· May, 2010

Stories about Uganda from May, 2010

Egypt: No Longer Jewel of the Nile

Four of the seven upstream Nile Basin Initiative countries have decided to sign a new Nile deal. Despite strong Egyptian and Sudanese opposition, Tanzania, Uganda, Rwanda and Ethiopia signed a new water-sharing agreement. Egyptian bloggers react to the news in this post by Marwa Rakha.

Africa: International Day Against Homophobia and Transphobia comes to Africa

  17 May 2010

International Day Against Homophobia and Transphobia (IDAHO)) is a day is recognized by people joining together to speak out against homophobia, its effects and results focusing on ways to change how people perceive homosexuality and promote equality. The day is held on May 17 every year. The focus this year is on three Africa countries: Kenya, Uganda and Malawi.

Africa: Homophobia exists in Africa

  9 May 2010

“Homophobia exists in Africa, as does influenza,” argues blogger Gukira: “This comparison is only partly gratuitous as I am interested in scales of virulence. We know that African bees are the deadliest; the sun in Africa is hotter than anywhere else in the world; viruses from Africa are the most...

Uganda: Mapping water sources

  8 May 2010

Tom Loughran blogs about mapping water sources in Uganda: “Each of the points on the map contains the results of a proof-of-concept water quality test, and a hyperlink to images and additional information about the water source…The location and water quality data are entered into a Google form embedded in...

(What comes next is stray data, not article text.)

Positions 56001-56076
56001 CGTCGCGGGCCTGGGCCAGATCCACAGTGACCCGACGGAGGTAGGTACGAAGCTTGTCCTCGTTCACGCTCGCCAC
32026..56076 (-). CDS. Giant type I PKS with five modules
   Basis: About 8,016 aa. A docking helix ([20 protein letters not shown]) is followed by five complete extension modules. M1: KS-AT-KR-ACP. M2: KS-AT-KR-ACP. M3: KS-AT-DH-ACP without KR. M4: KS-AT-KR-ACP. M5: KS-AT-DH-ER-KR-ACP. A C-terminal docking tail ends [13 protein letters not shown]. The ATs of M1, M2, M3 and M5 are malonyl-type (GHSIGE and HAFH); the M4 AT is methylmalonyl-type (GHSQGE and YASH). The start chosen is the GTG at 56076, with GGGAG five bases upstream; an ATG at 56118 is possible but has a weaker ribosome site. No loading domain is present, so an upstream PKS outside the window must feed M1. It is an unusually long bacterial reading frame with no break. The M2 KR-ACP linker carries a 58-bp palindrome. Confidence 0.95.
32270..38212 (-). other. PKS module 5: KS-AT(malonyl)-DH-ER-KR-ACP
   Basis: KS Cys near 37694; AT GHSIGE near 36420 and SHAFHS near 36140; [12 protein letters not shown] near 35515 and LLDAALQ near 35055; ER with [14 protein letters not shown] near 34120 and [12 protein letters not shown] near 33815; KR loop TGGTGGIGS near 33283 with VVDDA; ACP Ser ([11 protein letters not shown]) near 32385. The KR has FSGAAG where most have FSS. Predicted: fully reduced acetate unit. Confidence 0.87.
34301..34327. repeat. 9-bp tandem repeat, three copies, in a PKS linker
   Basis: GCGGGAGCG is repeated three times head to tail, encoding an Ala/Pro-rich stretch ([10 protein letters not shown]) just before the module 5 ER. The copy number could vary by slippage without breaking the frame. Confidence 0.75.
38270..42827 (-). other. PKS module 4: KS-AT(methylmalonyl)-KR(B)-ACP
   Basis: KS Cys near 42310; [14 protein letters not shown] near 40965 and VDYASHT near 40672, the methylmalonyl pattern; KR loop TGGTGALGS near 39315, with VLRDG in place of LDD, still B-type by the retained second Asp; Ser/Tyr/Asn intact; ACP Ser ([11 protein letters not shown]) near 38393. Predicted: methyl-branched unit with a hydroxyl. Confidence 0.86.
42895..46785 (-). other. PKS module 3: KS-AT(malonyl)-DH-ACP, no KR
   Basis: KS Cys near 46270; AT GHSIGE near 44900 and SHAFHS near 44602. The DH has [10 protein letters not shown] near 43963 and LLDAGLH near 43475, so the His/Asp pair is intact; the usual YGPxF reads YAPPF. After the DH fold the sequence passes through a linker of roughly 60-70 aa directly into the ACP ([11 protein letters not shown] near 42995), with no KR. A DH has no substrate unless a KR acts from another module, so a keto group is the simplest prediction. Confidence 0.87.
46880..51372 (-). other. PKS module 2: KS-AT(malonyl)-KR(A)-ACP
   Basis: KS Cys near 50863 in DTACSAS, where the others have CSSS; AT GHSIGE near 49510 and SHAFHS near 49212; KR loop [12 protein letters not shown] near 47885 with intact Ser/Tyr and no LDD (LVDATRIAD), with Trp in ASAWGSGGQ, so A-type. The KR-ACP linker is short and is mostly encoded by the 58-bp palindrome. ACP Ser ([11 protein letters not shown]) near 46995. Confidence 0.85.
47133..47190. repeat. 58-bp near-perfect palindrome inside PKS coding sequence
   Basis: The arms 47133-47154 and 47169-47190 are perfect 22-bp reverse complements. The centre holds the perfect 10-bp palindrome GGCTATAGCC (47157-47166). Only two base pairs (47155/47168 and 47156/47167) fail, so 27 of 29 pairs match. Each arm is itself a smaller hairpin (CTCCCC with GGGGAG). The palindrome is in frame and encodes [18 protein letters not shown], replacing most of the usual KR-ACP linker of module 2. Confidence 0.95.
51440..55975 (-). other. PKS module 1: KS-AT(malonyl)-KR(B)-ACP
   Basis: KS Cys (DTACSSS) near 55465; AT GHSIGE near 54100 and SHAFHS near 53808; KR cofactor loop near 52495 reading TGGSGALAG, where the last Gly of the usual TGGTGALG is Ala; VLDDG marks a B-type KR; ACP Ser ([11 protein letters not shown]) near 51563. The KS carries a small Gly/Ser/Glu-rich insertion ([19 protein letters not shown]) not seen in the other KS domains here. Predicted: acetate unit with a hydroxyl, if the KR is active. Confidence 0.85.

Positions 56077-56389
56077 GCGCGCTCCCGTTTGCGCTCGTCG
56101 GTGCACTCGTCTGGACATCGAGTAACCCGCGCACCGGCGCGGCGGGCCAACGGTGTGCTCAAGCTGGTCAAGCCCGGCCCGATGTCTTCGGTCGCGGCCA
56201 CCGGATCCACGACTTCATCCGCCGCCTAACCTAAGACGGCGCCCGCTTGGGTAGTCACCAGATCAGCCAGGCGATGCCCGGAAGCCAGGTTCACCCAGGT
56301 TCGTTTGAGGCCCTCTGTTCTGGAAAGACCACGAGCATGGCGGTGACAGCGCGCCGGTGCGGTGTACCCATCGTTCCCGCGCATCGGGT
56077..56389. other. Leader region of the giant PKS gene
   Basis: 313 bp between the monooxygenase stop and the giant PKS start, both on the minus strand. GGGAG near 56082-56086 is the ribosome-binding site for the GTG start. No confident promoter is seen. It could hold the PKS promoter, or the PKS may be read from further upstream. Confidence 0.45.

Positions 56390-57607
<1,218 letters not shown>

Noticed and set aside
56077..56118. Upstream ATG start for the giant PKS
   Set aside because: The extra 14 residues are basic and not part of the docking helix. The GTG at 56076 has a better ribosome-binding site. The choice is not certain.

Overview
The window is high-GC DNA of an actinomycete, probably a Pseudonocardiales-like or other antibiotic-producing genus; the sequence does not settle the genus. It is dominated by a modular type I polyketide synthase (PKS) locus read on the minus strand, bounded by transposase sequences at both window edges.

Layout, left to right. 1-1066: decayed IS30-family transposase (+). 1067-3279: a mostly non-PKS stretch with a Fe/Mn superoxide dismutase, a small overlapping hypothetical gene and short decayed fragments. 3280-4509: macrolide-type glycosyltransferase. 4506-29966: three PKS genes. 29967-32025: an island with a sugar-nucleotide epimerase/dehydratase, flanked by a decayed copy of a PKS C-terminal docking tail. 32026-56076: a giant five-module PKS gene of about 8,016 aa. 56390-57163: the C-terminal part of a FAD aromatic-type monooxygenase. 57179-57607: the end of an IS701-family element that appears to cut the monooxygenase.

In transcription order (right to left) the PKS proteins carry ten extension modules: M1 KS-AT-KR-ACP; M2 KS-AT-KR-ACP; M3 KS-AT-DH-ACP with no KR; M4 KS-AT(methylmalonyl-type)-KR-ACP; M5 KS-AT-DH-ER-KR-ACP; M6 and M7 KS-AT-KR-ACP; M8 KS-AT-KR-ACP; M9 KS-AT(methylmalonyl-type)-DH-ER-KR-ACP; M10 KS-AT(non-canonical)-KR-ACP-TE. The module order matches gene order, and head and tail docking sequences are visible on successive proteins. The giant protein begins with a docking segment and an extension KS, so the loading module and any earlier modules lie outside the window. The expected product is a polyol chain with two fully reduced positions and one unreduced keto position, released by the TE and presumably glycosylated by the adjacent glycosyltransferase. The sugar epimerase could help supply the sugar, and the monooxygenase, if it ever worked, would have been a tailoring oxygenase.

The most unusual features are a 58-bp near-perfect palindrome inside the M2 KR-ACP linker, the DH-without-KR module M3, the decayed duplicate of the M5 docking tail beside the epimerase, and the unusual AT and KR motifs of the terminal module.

Uganda: Reports from the Call Uganda meetings

  4 May 2010

Sokari links to published reports on the Call Uganda prayer meetings: “The rhetoric was as expected and The Call founder, Lou Engles’ press release last week that he was not anti-homosexual were simply untrue. Behind the Mask reported on Engle’s who claimed the West were using “Ugandan NGO’s to promote...

Tech for Transparency in Sub-Saharan Africa

  2 May 2010

Transparency and accountability efforts are supported by a growing tech community in sub-Saharan Africa, though a widespread lack of access to information and communications technology (ICT) and a consequent lack of understanding and interest in these tools constitute a significant challenge to their success.

Sub-Saharan Africa: Catching Up with Online Transparency Projects

  1 May 2010

The rise of multiparty democracy in Africa has led citizens and civil society to demand more transparency and accountability from their governments. New technologies can buoy their efforts, but such initiatives face major obstacles including infrastructure, lack of political will, and a shortage of techinical skills and personnel.

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